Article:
Amanda T. McIntyre
The culverts of June street converged
at a point on the corner where
the rum shop remained closed
until further notice as Belmont approached
the second half of the pandemic year.
Above the evening scene, the frame
expanded into a partnership between
the sky and the northern range
with tinsel lights of a settlement starring
beneath the constellation of a tenement.
I turned and began walking.
First, there was the gap where Mario and Marva
continued their civil feud, each staring judgement,
unprovoked and crude, into the other’s yard.
A spitefulness that marred Marva’s otherwise
good natured lounging on a Morris chair,
robed in a floral housedress, flapping royal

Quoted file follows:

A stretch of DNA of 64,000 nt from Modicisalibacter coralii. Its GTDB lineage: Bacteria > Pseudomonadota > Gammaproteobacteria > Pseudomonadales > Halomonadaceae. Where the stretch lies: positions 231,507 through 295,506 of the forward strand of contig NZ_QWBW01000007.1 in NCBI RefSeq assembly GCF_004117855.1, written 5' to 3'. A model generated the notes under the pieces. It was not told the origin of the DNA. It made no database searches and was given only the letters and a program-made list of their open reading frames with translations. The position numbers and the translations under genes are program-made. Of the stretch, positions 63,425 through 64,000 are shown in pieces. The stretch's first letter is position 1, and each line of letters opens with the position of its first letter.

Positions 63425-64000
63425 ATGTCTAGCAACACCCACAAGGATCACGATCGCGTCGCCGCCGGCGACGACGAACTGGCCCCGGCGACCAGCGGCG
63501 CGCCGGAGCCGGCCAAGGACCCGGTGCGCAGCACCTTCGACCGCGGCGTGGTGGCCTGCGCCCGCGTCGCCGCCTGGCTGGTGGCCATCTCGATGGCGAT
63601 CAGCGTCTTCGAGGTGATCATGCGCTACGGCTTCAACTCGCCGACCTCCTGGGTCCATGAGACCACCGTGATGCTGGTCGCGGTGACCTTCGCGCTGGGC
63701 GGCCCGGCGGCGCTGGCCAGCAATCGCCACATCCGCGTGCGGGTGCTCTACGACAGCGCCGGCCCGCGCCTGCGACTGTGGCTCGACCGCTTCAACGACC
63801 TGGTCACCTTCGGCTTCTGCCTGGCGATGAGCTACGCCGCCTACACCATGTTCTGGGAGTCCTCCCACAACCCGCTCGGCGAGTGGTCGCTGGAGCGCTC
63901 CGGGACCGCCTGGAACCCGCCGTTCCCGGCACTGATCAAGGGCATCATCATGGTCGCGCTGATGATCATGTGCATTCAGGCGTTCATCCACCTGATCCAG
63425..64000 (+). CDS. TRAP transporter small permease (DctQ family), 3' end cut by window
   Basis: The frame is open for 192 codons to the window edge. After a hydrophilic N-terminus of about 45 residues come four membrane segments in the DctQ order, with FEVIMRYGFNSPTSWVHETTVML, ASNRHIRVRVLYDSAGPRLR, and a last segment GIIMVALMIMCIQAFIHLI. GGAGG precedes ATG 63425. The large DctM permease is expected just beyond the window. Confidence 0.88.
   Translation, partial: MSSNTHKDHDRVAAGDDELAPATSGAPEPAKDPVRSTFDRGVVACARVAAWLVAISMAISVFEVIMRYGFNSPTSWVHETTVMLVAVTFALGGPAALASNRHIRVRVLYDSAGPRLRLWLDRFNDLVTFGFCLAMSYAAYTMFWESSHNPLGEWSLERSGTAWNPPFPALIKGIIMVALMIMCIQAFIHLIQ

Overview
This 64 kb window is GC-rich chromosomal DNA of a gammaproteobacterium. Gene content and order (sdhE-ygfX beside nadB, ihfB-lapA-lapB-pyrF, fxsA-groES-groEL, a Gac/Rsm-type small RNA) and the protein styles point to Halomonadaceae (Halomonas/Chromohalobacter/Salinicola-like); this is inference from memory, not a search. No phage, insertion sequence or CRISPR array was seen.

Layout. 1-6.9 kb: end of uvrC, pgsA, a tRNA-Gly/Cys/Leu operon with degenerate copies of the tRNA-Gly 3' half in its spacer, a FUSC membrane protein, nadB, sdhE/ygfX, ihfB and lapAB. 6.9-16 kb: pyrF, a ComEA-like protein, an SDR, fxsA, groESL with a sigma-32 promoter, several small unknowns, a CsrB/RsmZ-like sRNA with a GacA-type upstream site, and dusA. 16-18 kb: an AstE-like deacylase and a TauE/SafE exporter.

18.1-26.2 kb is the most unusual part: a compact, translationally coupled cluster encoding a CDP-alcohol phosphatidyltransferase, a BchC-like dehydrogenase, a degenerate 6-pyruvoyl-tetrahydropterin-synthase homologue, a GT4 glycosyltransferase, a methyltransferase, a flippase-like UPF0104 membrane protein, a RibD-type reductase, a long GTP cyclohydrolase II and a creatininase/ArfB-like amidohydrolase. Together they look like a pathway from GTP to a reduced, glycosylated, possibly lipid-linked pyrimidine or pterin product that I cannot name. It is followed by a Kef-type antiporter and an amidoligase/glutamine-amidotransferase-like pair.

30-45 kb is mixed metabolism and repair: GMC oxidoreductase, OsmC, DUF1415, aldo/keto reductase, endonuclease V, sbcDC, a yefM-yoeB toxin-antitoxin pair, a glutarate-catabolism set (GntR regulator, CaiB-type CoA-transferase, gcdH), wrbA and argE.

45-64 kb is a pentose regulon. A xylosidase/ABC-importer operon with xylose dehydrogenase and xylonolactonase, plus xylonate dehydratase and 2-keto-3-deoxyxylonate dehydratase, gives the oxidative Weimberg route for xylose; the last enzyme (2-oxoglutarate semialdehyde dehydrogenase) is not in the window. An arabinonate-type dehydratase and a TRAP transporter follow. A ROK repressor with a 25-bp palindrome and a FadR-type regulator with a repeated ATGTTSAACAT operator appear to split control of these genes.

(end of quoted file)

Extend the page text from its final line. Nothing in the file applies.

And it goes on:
rubber slippers and a hibiscus crown
to buttress her messy bun of hair.
Still house proud since, more than a year
after her death, the family retained
a gardener to tend her prized roses.
Marva arched her lips and ripped a steups,
sucking the living air through clenched teeth.
The street filled the spectral gulf between them,
across which Mario haunted the roughness
of the house he built himself; an assemblage
of purple heart wood, galvanize and fete signs
he repurposed into postmodern designs
installed in the overgrown yard for public view.
An exhibition like the artist’s performance piece
sitting down after striding through the thick weeds
barefoot in black soft pants rolled to his knees,
a white merino, a handkerchief scarf
and minutiae paraphernalia attached with safety pins